Democrats and Barack Obama supporters made the grave mistake of attacking the experience (and competence) of GOP Vice-Presidential nominee Sarah Palin too soon out of the gate last week. Beginning just a few days after McCain’s announcement that Palin would be his running mate, the left (and some in the center) criticized the pick so harshly that expectations for Palin were quite low when she gave her speech before the Republican National Convention Wednesday night.
As such, her performance was largely seen as a rousing success – but not because it addressed any of the policy (or experience) concerns raised by Obama supporters. Because Obama surrogates and supporters had criticized and, in truth, mocked Palin so greatly for half a week (e.g. her beauty pageant past, her motherhood decisions), they essentially put into question whether she could walk and chew gum at the same time. Palin, a smart politician, could not help but far exceed these low-ball expectations with her well-delivered speech – a speech that also gave a surprising amount of red meat to the crowd.
But while Palin’s speech wisely introduced herself to America by focusing on her personal life, it did little to answer questions about many of the economic and policy concerns that America will continue to face in the next four years.
The extent to which Palin is introduced to the nation through more challenging press appearances on programs like Meet the Press is unclear. What is known is that Palin will participate in the 2008 vice-presidential debate on October 2nd at Washington University in St. Louis.
Smart Politics has assembled a list of the eight questions Palin probably would rather not want asked of her at that forum:
1. Do you believe sex before marriage is immoral? (For Palin to answer that question directly she would either have to implicitly call her daughter immoral or show vulnerability on how consistent she is in her religious/family beliefs).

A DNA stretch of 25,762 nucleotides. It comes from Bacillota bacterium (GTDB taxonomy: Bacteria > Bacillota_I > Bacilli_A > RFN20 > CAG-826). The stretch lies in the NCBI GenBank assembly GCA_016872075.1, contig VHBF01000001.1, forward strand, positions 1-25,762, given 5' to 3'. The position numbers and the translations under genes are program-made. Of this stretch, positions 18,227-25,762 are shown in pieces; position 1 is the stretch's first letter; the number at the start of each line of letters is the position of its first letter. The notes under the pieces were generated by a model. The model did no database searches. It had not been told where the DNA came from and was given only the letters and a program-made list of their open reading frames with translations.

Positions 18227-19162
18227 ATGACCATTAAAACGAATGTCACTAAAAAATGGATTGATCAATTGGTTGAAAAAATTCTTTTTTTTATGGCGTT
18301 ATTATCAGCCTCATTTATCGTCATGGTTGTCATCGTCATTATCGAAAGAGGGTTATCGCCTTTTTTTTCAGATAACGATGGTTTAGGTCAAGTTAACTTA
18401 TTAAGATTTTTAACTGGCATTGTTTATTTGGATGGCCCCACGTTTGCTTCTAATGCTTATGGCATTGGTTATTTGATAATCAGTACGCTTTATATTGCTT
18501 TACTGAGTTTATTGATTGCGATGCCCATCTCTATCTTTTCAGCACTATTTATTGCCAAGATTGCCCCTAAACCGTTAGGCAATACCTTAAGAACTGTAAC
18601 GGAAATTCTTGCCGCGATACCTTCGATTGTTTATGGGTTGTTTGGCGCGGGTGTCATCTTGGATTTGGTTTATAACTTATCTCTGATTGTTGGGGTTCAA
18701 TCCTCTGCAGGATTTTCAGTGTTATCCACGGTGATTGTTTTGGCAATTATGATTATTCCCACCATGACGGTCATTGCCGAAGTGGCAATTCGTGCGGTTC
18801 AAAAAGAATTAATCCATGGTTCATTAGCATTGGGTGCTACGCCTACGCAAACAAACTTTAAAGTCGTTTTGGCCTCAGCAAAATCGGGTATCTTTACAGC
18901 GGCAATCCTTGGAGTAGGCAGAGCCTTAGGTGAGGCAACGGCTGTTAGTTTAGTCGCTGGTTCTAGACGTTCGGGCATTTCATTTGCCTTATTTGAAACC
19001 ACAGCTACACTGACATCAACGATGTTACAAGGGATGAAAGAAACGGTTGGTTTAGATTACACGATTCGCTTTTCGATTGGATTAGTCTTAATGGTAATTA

2. Do you believe government should force a woman who has been impregnated through rape to carry the baby to term? (Palin’s anti-abortion stance with few exceptions is out of the mainstream and could force non-political women who are intrigued by her candidacy to face her policy positions head on).
3. Who is the president of…? (George W. Bush struggled with this question in his 2000 presidential campaign, though it did not occur during the debates).
4. Do you think our troops in Iraq and Afghanistan would be safer if more Americans prayed to God for the success of their mission? (Many Americans, though certainly far from all, had problems when George W. Bush ‘talked to God’ in his foreign policy decision-making).
5. Why have you never taken a public position on the issue of immigration? (This question would highlight the fact that she is the governor of a state that might be out of the mainstream in terms of the problems it faces; i.e. Alaska does not face any significant immigration problems).
6. Do you think Alaskan gun laws should be adopted in New York City? (Again, highlighting Alaskan exceptionalism).
7. (Any question relating to the pending investigation of her in Alaska).
8. Who do you support in the 2008 Alaskan U.S. Senate race? (She does not want to be tied to Ted Stevens, the scandal-plagued Republican, Mark Begich, who is a Democrat, or Bob Bird of the very right-wing Alaskan Independence Party (of which her husband Todd was once a member)).